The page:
6. Usability

There is an inviolable law of software adoption. People will use a tool when it is easier to use than not to. That is to say, if email is easier to use, people will use email. If I need a week of training to figure it out, I’m going to try hard to avoid using it.

You cannot win with a product people do not like. Even if it was the product option that has that one feature that you decided was super critical. Usability trumps EVERYTHING. If you do not have it, do not even try. So either hire a usability expert (or beware the consequences) and plan to spend a year building a UX out of SharePoint, or buy something else.

7. Ergonomics

Does the software fit me or do I need to change myself to fit it? Sure – we’re willing to make some changes - if it’s easy and it has immediate value to me. If I have to change all of my habits, my entire organizational culture, and the way I understand work and organizations before I will be successful with this tool, then just forget it. Software must mold to me and my needs, not the other way around. If it gradually enables us to shift toward a theoretical utopian future workplace, then that’s a bonus. Meet me where I am.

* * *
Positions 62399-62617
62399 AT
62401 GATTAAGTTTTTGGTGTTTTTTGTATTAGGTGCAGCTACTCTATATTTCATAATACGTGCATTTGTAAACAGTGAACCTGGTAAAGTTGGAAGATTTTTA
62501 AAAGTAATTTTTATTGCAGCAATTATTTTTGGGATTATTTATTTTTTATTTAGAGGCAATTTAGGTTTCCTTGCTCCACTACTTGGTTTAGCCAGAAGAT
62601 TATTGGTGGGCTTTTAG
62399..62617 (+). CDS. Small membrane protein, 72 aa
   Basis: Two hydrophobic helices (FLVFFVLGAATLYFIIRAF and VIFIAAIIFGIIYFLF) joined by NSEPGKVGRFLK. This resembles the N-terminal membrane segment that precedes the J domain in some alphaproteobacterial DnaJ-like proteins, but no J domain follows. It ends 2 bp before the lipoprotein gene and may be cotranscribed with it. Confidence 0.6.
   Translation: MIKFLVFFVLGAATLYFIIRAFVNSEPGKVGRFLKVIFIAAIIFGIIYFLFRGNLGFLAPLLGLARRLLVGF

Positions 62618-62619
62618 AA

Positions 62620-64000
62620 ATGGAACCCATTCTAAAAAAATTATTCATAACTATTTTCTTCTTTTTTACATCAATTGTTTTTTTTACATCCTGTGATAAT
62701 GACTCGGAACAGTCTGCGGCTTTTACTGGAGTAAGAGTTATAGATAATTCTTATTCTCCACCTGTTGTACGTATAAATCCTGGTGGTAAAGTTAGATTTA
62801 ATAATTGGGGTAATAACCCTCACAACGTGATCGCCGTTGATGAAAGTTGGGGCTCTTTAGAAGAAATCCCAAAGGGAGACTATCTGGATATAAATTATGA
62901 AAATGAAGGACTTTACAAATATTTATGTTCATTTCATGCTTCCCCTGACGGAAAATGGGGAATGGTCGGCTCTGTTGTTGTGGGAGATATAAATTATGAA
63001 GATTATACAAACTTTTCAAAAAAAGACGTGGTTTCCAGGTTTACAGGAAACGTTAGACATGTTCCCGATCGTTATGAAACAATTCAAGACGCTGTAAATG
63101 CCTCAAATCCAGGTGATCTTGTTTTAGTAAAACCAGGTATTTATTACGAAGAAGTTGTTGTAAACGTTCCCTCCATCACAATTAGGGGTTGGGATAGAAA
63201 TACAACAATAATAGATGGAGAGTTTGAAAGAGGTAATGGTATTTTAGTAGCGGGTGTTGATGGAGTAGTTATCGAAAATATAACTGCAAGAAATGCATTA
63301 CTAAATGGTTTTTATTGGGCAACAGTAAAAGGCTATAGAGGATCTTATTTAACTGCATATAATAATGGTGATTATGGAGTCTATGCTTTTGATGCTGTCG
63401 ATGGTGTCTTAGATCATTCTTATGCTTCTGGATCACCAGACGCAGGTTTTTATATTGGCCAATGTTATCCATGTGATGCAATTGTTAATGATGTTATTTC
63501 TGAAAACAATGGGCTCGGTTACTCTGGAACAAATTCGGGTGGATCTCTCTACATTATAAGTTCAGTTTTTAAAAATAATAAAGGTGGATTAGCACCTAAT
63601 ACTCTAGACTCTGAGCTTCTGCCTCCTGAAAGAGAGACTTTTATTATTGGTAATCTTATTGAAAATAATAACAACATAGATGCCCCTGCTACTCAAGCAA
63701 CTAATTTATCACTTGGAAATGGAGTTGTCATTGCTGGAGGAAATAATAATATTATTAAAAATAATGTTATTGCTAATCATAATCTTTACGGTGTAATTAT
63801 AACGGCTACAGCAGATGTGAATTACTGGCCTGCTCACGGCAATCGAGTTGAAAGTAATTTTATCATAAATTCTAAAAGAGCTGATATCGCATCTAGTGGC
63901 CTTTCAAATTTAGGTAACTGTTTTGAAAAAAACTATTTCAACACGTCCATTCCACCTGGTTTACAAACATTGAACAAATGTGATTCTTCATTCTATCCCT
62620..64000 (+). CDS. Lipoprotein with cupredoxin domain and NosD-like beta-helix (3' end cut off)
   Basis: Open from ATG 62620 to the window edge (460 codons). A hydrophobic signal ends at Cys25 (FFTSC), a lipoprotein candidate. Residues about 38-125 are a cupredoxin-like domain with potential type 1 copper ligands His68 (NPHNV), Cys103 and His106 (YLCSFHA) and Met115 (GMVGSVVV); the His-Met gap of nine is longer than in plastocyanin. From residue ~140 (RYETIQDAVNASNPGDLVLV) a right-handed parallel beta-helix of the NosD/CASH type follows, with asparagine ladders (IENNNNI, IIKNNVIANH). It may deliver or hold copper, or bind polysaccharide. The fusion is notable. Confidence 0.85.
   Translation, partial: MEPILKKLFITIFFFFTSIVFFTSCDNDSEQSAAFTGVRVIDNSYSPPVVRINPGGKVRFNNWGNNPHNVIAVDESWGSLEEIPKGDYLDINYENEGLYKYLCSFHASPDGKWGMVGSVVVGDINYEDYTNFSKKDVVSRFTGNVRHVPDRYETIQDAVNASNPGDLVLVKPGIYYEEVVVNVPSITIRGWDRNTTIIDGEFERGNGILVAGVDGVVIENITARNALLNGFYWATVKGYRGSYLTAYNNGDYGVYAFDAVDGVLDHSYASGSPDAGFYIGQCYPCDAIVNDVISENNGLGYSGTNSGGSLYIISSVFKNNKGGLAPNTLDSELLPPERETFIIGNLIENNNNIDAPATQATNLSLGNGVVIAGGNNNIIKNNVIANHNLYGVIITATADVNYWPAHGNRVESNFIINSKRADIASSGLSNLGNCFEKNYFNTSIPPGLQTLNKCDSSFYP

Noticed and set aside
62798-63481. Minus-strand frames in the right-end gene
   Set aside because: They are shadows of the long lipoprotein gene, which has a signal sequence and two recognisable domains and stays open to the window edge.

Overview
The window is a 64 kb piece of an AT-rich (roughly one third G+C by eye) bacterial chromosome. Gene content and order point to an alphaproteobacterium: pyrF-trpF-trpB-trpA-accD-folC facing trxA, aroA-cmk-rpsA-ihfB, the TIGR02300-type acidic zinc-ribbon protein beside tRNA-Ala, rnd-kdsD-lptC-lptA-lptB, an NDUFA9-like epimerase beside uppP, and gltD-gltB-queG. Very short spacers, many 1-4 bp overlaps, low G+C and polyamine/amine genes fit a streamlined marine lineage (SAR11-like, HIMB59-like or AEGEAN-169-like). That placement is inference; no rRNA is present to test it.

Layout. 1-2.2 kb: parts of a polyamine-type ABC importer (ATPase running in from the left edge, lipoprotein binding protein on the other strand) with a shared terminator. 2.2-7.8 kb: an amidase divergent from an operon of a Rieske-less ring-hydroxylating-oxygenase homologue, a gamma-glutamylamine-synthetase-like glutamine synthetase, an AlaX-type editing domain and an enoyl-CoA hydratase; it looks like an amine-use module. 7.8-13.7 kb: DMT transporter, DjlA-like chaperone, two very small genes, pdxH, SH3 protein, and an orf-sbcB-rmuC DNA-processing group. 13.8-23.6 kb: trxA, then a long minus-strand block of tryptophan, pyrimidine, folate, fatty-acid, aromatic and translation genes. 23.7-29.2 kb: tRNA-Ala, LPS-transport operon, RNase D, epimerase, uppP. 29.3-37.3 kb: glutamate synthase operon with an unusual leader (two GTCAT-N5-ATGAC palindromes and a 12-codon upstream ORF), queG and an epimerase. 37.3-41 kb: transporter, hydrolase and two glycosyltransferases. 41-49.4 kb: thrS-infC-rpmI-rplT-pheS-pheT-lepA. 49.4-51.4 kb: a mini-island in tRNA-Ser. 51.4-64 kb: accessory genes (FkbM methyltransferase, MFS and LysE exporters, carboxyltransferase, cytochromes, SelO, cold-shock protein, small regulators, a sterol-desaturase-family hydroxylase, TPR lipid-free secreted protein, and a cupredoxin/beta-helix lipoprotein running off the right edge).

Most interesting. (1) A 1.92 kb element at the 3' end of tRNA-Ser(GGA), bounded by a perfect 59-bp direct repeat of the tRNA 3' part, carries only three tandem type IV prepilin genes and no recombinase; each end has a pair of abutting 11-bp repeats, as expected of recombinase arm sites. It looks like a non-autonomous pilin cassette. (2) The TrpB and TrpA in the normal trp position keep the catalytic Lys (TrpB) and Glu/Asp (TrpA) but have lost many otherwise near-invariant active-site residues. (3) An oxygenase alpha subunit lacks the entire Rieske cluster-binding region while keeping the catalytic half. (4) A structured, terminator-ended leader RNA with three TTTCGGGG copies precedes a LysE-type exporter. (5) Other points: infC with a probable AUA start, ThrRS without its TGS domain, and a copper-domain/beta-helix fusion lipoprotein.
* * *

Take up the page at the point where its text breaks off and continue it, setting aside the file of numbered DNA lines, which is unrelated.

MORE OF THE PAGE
If you do not understand your employees and leadership needs and habits you’ll have a very hard time. (and if you ever have deployed a failed intranetyour insight here will be particularly keen).

8. Repeat and reinforce

Every time someone asks you for something in an email, reply with a link or invitation into the intranet discussion or place. Keep sending out the link. Keep referring to it. Keep on keeping on. Every time someone emails you something interesting, suggest they post it. Every time someone asks a good question, post it - and give credit to the person. Acknowledge the good and clever things people do. People like that.

The horizon looks good.

A few years ago an employee social network or social intranet needed at least a full year to take become a meaningful part of the daily lives of employees. I’m now seeing customers do it in under six months. That’s impressive. Executive buy-in, rollout programs, and IT are all more sophisticated now, even as more traditional companies come on board. Increasingly, however, the brouhaha over culture vs tech is fading as we realize that tech has needed to advance even ahead of any culture change. It is happening.

The best is yet to come.

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Deb Lavoy